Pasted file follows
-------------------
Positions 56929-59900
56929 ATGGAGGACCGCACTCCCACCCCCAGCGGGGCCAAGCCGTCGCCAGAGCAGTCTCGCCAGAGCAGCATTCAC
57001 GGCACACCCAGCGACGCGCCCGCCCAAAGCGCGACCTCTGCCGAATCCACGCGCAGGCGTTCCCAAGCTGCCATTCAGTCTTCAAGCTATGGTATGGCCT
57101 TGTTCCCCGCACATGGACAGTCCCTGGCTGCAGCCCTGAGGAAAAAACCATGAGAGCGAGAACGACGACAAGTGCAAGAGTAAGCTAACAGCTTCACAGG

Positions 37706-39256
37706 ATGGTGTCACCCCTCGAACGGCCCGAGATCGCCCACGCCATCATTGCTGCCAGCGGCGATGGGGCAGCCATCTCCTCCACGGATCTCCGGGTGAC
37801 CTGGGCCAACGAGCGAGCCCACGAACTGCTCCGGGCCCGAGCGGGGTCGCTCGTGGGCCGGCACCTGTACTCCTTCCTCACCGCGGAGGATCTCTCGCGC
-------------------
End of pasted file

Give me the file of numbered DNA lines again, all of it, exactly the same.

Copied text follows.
Positions 56929-59900
56929 ATGGAGGACCGCACTCCCACCCCCAGCGGGGCCAAGCCGTCGCCAGAGCAGTCTCGCCAGAGCAGCATTCAC
57001 GGCACACCCAGCGACGCGCCCGCCCAAAGCGCGACCTCTGCCGAATCCACGCGCAGGCGTTCCCAAGCTGCCATTCAGTCTTCAAGCTATGGTATGGCCT
57101 TGTTCCCCGCACATGGACAGTCCCTGGCTGCAGCCCTGAGGAAAAAACCATGAGAGCGAGAACGACGACAAGTGCAAGAGTAAGCTAACAGCTTCACAGG

Positions 37706-39256
37706 ATGGTGTCACCCCTCGAACGGCCCGAGATCGCCCACGCCATCATTGCTGCCAGCGGCGATGGGGCAGCCATCTCCTCCACGGATCTCCGGGTGAC
37801 CTGGGCCAACGAGCGAGCCCACGAACTGCTCCGGGCCCGAGCGGGGTCGCTCGTGGGCCGGCACCTGTACTCCTTCCTCACCGCGGAGGATCTCTCGCGC